Nvidia's new Pascal GPUs can give smart answers

Nvidia's new Tesla P4 and P40 GPUs are targeted at deep learning

Autonomous cars need a new kind of horsepower to identify objects, avoid obstacles and change lanes. There's a good chance that will come from graphics processors in data centers or even the trunks of cars.

With this scenario in mind, Nvidia has built two new GPUs -- the Tesla P4 and P40 -- based on the Pascal architecture and designed for servers or computers that will help drive autonomous cars. In recent years, Tesla GPUs have been targeted at supercomputing, but they are now being tweaked for deep-learning systems that aid in correlation and classification of data.

"Deep learning" typically refers to a class of algorithmic techniques based on highly connected neural networks -- systems of nodes with weighted interconnections among them.

It's all part of a general trend: as more data is transmitted to the cloud via all sorts of systems and devices, it passes through deep-learning systems for answers, context and insights.

For example, Facebook and Google have built deep-learning systems around GPUs for image recognition and natural language processing. Meanwhile, Nvidia says Baidu's Deep Speech 2 speech recognition platform is built around its Tesla GPUs.

The new Teslas have the horsepower to be regular GPUs. The P40 has 3,840 CUDA cores, offers 12 teraflops of single-precision performance, has 24GB of GDDR5 memory and draws 250 watts of power. The P4 has 2,560 cores, delivers 5.5 teraflops of single-precision performance, has 8GB of GDDR5 memory, and draws up to 75 watts of power.

Additional deep-learning features have been slapped on the GPUs. Speedy GPUs usually boast double-precision performance for more accurate calculations, but the new Teslas also handle low-level calculations. Each core processes a chunk of information; these blocks of data can be stringed together in order to interpret information and infer the answers to questions about, for example, what objects are included in images, or what words are being spoken by people who are talking to each other.

Deep-learning systems rely on such low-level calculations for inferencing mostly because double-precision calculations -- which would deliver more accurate results but require more processing power -- would slow down GPUs.

Nvidia earlier this year released the Tesla P100, which is faster than the upcoming P4 and P40. The P100 is aimed at high-end servers and used to fine-tune deep-learning neural networks.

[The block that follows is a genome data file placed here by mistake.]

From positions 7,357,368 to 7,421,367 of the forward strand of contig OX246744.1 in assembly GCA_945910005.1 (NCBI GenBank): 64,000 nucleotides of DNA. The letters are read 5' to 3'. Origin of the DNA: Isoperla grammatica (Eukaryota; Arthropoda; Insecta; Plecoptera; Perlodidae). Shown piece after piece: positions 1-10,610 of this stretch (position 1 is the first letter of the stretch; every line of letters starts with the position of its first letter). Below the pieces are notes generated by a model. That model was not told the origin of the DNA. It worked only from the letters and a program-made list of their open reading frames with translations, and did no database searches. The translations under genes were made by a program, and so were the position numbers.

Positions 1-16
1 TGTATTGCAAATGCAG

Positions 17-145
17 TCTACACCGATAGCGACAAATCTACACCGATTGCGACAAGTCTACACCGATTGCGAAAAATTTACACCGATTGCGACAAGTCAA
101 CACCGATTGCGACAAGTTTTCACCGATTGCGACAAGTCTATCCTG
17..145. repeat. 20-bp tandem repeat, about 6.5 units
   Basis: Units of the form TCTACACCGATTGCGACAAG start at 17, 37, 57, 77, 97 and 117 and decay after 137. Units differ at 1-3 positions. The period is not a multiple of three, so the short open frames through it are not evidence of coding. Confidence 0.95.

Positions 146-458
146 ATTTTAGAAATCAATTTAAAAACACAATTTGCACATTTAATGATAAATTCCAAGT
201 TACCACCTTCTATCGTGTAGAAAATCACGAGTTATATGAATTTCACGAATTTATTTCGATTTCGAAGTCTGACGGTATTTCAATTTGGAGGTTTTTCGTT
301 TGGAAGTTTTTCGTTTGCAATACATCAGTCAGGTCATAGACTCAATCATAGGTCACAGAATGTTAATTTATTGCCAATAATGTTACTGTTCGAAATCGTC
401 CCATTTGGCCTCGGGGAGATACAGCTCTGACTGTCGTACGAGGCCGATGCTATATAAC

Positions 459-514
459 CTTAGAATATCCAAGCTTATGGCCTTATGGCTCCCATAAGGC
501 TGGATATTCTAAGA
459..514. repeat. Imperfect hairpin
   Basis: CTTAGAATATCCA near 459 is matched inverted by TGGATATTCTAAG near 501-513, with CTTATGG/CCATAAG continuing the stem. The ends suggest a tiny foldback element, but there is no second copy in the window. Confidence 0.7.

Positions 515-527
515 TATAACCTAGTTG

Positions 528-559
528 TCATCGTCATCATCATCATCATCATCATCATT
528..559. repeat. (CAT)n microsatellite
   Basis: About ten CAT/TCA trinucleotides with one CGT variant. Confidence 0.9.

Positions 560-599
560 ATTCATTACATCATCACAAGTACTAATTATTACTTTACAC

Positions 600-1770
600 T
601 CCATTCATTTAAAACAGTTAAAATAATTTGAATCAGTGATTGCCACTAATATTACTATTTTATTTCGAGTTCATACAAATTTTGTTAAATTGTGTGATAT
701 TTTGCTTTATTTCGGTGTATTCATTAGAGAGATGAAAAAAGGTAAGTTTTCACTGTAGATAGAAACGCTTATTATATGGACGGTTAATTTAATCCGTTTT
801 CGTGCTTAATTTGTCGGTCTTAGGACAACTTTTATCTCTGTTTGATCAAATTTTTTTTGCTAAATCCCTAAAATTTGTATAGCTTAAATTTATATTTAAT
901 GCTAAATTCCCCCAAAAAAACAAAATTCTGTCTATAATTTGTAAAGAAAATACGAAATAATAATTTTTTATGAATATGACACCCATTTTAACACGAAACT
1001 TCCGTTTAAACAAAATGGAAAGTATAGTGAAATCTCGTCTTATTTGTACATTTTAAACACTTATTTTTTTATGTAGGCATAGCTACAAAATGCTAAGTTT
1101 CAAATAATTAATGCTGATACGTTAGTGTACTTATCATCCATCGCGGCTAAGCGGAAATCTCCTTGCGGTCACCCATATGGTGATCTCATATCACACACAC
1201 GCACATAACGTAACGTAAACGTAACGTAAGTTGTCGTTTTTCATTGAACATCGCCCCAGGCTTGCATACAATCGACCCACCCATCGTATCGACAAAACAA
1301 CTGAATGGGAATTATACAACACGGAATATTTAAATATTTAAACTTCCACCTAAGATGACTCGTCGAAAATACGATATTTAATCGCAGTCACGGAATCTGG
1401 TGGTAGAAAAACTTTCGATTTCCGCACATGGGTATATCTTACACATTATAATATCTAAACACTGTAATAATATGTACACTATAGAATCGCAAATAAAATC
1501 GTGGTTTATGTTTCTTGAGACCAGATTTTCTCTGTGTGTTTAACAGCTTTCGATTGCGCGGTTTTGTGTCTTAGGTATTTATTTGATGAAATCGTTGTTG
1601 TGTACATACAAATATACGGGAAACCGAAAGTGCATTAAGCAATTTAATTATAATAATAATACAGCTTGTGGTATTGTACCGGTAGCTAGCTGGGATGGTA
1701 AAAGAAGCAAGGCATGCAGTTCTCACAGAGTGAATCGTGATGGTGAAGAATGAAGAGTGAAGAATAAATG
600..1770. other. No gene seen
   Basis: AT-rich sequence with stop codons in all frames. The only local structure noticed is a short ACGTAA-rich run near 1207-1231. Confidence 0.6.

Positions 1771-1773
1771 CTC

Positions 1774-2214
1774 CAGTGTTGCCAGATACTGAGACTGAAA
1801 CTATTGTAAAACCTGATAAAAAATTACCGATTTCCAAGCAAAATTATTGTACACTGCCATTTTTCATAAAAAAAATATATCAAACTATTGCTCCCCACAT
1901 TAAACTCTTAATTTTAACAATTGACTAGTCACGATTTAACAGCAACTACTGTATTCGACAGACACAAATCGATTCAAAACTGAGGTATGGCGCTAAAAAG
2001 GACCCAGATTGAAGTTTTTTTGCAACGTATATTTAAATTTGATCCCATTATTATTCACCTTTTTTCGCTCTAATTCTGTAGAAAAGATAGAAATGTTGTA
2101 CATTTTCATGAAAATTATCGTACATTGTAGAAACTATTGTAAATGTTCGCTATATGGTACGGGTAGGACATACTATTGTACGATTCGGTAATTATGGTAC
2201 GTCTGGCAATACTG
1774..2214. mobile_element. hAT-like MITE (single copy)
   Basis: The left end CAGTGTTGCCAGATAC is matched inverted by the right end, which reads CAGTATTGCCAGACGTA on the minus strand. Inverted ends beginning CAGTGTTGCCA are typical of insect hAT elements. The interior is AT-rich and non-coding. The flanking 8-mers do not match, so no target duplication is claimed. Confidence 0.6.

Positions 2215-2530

The new Tesla P4 and P40 GPUs have low-level integer and floating point-processing for deep learning and can also be used for inferencing and approximation at a local level. The idea is that certain types of systems and cars can't always be connected to the cloud, and will have to do processing locally.

Low-level processing for approximations is also being added by Intel to its upcoming chip called Knights Mill, which is also designed for deep learning.

The Tesla P4 and P40 succeed the Tesla M4 and M40, which were released last year for graphics processing and virtualization. The new GPUs will be able to do those things as well.

The Tesla P40 will ship in October, while the P4 will ship in November. The GPUs will be available in servers from Dell, Hewlett Packard Enterprise, Lenovo, Quanta, Wistron, Inventec and Inspur. The server vendors will decide the price of the GPUs.

Join the PC World newsletter!

Error: Please check your email address.

Tags gpuAInvidiaA.I.

Our Back to Business guide highlights the best products for you to boost your productivity at home, on the road, at the office, or in the classroom.

Keep up with the latest tech news, reviews and previews by subscribing to the Good Gear Guide newsletter.

Agam Shah

IDG News Service
Show Comments

Most Popular Reviews

Latest News Articles


PCW Evaluation Team

Azadeh Williams

HP OfficeJet Pro 8730

A smarter way to print for busy small business owners, combining speedy printing with scanning and copying, making it easier to produce high quality documents and images at a touch of a button.

Andrew Grant

HP OfficeJet Pro 8730

I've had a multifunction printer in the office going on 10 years now. It was a neat bit of kit back in the day -- print, copy, scan, fax -- when printing over WiFi felt a bit like magic. It’s seen better days though and an upgrade’s well overdue. This HP OfficeJet Pro 8730 looks like it ticks all the same boxes: print, copy, scan, and fax. (Really? Does anyone fax anything any more? I guess it's good to know the facility’s there, just in case.) Printing over WiFi is more-or- less standard these days.

Ed Dawson

HP OfficeJet Pro 8730

As a freelance writer who is always on the go, I like my technology to be both efficient and effective so I can do my job well. The HP OfficeJet Pro 8730 Inkjet Printer ticks all the boxes in terms of form factor, performance and user interface.

Michael Hargreaves

Windows 10 for Business / Dell XPS 13

I’d happily recommend this touchscreen laptop and Windows 10 as a great way to get serious work done at a desk or on the road.

Aysha Strobbe

Windows 10 / HP Spectre x360

Ultimately, I think the Windows 10 environment is excellent for me as it caters for so many different uses. The inclusion of the Xbox app is also great for when you need some downtime too!

Mark Escubio

Windows 10 / Lenovo Yoga 910

For me, the Xbox Play Anywhere is a great new feature as it allows you to play your current Xbox games with higher resolutions and better graphics without forking out extra cash for another copy. Although available titles are still scarce, but I’m sure it will grow in time.

Featured Content

Latest Jobs

Don’t have an account? Sign up here

Don't have an account? Sign up now

Forgot password?